Over eight hours of broadcast time, Thursday, the network morning shows devoted a scant two minutes and 57 seconds to Wednesday's shooting at the conservative Family Research Council (FRC).
Good Morning America
on ABC offered the most time, a still tiny two minutes and 22 seconds.
But at least guest anchor Josh Elliott revealed key details about the
alleged shooter's possible motive, such as the fact that Floyd
Corkins "was a volunteer at a local LGBT [lesbian, gay, bisexual,
transgender] center." CBS This Morning totally skipped the story.
ABC reporter Pierre Thomas added, "Sources say [Corkins] had items from fast food giant Chick-fil-A in his bag, but it was unclear whether Wednesday's incident had any ties to the recent controversy on gay marriage."
Thomas gratuitously noted, "The company's owner recently set off a political firestorm, suggesting he opposed gay marriage." (CEO Dan Cathy created a "firestorm" by simply giving his opinion on an issue? Wouldn't it be fair to say that liberal groups whipped up the anger?)
The total amount of network time devoted to the story, thus far, is six minutes and four seconds.
On Wednesday's evening newscasts, only ABC offered a full segment (two minutes and 30 seconds). NBC Nightly News anchor Brian Williams summarized the story in 17 seconds. CBS Evening News host Bob Schieffer rushed through the details in 20 seconds.
NBC's Today allowed 35 seconds in a program that has a total run time of four hours.
The Today show offered two news briefs from guest news anchor
Tamron Hall. She only recounted the barest of details: "Officials are
seeking a motive at a shooting, Wednesday, in the Washington
headquarters of the Family Research Council. That's a conservative
Hall did not mention the possible Chick-fil-A connection or the fact that Corkins had volunteered at a LGBT charity and was apparently angry with the FRC's opposition to gay marriage.
A transcript of the August 16 Good Morning America segment, which aired at 7:05am EDT, follows:
ABC GRAPHIC: Gunman Targets Conservative Group: Hero Cop Saves the Day
JOSH ELLIOTT: Now, to new details in that shooting in the lobby of a powerful conservative group in Washington, D.C. ABC News has confirmed the alleged gunman, Floyd Corkins, was a volunteer at a local LGBT center. Police now looking into whether the targeted group's opposition to same-sex marriage played a role and whether the recent controversy over Chick-fil-A could have, in fact, set him off. ABC's Pierre Thomas joins us now from Washington with the very latest here. Good morning to you, Pierre.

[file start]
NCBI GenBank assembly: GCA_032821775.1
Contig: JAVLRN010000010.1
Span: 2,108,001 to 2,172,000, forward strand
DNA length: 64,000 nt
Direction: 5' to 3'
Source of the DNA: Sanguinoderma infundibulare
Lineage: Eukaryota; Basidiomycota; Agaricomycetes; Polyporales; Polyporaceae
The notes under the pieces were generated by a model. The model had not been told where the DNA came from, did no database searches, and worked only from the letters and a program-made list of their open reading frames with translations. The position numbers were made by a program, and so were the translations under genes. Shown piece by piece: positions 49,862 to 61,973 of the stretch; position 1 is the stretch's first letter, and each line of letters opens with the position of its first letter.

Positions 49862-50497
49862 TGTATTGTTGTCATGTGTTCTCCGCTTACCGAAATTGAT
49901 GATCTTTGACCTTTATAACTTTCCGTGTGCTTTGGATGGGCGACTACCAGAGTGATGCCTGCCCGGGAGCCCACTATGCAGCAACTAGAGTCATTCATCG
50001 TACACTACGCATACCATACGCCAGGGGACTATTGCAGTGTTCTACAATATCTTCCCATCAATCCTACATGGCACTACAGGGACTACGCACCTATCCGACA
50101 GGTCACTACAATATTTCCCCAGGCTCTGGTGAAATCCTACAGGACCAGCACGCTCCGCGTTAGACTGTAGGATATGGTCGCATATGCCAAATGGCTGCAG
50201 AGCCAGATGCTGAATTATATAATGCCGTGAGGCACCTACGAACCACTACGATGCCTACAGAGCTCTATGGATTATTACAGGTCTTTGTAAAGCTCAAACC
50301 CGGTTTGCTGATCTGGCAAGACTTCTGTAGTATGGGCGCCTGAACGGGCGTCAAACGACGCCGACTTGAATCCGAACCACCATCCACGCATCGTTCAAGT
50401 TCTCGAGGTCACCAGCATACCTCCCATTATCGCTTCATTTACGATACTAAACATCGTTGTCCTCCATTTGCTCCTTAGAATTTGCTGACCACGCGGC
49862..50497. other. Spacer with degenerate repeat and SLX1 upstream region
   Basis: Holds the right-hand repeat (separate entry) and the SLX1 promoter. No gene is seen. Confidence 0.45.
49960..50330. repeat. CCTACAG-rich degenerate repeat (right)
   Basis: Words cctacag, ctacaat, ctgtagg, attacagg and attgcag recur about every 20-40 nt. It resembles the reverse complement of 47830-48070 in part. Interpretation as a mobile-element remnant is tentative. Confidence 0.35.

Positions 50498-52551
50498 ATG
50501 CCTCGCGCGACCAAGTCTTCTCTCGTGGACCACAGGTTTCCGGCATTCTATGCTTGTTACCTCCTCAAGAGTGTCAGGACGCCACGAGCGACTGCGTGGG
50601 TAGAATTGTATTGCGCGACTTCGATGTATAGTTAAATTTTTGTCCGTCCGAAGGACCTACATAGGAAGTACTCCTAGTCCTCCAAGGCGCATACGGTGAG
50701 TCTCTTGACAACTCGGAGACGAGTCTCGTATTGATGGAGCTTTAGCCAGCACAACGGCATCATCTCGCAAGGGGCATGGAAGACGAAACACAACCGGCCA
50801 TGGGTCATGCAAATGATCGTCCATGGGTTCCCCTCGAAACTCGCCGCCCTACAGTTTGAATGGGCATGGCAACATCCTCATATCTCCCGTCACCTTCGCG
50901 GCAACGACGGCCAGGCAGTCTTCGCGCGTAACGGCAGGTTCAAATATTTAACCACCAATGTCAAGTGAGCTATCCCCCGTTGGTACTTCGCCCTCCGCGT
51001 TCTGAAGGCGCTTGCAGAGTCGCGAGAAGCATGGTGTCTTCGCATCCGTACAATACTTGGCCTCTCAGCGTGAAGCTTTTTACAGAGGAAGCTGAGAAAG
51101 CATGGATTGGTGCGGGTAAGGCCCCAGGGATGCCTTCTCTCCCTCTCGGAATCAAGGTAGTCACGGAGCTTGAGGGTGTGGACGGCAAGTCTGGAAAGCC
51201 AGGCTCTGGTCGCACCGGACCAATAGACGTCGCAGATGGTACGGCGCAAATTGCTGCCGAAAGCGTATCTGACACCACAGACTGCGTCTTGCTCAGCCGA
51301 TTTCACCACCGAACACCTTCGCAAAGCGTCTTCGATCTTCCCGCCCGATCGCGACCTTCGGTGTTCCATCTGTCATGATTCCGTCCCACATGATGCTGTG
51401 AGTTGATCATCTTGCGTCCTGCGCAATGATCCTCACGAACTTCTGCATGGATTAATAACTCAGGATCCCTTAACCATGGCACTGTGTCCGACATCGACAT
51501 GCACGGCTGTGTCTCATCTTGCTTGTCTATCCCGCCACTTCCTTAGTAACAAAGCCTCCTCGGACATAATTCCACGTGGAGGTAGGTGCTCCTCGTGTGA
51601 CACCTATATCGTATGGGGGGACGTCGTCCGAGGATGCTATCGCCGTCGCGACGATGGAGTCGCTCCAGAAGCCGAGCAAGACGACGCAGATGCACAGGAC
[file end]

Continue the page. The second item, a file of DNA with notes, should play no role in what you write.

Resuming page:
PIERRE THOMAS: Good morning, Josh. Today, the FBI and police are breathing a sigh of relief after a potential mass shooting was stopped, thanks to a heroic security guard. Overnight, the police and the FBI swarmed the suburban Virginia home of Floyd Corkins. Authorities suspect Corkins, 28, seen here moments after he was arrested, was about to unleash a deadly barrage of gunfire. His target, the headquarters of one of the nation's best-known conservative groups on social issues, the Family Research Council. Ten forty five Wednesday morning, the suspect walked into the lobby and was confronted by a security guard as he yelled something suggesting he was at odd's with the Council's policy. Sources tell ABC News the man pulled out a nine millimeter handgun, firing a shot and wounding the guard in the arm before being wrestled to the ground. The security guard seen here taken to the hospital, was somehow able to subdue the suspect, despite being wounded.
CHIEF CATHY LANIER (District of Columbia Police Dept.): The security officer here is a hero, as far as I'm concerned.
THOMAS: There's mounting evidence this morning that Corkins was angry at the policies of the Family Research Council, which promotes Christian, conservative values on issues like abortion and gay rights. ABC News has learned that Corkins had recently worked as a volunteer at a community center for gay, lesbian and transgendered people. Sources say he had items from fast food giant Chick-fil-A in his bag, but it was unclear whether Wednesday's incident had any ties to the recent controversy on gay marriage. The company's owner recently set off a political firestorm, suggesting he opposed gay marriage. The Family Research Council supported that stand. The incident drew attention from the nation's highest levels, with President Obama and Republican candidate Mitt Romney both condemning the violence and expressing concern for the wounded security guard. This morning, that hero security guard is in stable condition, apparently doing well, Josh.
ELLIOTT: That is good news, indeed. Pierre Thomas in Washington.